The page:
loin (n.)
early 14c., "side of the body of an animal used for food," from Old French loigne "hip, haunch, lumbar region," from Vulgar Latin *lumbea, from *lumbea caro "meat of the loin," from fem. of *lumbeus, adjective used as a noun, from Latin lumbus "loin" (see lumbago).

Replaced Old English lendenu "loins," from Proto-Germanic *landwin- (cognates: German Lende "loin," Lenden "loins;" Old High German lenti, Old Saxon lendin, Middle Dutch lendine, Dutch lende, Old Norse lend).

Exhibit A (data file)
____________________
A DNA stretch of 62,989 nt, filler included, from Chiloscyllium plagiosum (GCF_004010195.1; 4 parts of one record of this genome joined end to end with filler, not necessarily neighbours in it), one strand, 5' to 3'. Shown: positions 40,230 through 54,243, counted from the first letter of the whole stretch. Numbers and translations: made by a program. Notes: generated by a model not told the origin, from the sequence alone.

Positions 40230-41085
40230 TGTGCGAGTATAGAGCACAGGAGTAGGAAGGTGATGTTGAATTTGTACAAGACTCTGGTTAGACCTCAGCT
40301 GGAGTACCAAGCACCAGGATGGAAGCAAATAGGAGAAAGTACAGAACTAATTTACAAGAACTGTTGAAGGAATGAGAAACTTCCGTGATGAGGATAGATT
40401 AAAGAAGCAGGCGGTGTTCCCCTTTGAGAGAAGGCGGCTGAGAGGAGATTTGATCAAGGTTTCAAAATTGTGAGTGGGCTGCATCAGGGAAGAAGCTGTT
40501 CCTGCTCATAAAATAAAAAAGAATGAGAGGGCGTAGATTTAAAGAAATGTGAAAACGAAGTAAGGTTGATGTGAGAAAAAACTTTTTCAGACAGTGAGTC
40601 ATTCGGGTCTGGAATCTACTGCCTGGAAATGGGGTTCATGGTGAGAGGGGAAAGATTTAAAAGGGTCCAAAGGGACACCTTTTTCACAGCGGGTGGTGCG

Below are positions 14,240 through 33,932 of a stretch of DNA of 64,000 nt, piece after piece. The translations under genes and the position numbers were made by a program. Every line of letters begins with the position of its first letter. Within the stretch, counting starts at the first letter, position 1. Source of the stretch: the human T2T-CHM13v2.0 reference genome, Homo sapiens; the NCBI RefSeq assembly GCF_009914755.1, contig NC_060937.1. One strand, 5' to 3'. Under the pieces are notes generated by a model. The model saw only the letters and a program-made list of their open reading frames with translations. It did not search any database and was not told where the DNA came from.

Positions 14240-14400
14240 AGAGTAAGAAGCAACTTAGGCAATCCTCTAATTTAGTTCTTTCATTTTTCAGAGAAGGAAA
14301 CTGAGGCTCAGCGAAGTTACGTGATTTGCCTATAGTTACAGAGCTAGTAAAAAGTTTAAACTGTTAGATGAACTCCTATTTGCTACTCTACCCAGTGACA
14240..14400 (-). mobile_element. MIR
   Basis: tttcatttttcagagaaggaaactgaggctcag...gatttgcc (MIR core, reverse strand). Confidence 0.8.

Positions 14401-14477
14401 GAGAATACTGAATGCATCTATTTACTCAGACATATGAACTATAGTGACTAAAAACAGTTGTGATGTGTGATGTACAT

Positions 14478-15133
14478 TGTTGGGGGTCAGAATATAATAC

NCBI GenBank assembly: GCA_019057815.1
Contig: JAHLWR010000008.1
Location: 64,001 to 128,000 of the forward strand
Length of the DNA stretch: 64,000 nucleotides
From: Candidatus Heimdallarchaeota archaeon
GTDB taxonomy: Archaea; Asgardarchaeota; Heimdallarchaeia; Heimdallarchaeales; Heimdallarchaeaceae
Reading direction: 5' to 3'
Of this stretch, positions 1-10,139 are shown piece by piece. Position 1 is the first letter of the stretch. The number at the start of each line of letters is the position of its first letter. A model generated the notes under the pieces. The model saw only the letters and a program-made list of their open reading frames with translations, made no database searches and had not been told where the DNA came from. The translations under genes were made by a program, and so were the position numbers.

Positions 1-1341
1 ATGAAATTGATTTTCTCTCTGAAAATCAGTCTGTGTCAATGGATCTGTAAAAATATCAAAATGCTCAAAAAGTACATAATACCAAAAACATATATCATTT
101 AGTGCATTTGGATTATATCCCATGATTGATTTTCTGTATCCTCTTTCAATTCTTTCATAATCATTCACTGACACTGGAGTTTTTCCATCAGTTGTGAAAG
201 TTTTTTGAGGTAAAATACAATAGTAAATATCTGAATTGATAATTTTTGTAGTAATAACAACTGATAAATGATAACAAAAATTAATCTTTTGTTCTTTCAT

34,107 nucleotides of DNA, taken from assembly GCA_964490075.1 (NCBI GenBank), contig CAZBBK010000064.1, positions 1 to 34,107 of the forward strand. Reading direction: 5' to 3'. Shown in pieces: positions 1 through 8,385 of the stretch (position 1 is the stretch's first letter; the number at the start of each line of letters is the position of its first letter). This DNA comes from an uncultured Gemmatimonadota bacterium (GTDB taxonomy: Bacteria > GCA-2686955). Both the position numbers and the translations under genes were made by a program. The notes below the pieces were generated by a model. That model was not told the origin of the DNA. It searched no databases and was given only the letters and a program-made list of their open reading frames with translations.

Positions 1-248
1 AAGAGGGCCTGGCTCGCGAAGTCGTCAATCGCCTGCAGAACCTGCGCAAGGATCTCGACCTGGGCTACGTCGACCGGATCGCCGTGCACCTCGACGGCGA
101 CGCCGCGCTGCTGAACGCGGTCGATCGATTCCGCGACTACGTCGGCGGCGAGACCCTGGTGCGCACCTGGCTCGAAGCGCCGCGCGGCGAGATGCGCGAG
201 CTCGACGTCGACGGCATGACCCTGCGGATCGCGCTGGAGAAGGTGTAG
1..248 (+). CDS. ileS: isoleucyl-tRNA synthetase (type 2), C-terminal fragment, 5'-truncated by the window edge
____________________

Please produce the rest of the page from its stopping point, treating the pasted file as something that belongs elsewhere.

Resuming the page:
The Latin word perhaps was borrowed from a Germanic source. In reference to the living human body, it is attested from late 14c. In Biblical translations, often used for "that part of the body that should be covered and about which the clothes are bound" (1520s). Related: Loins.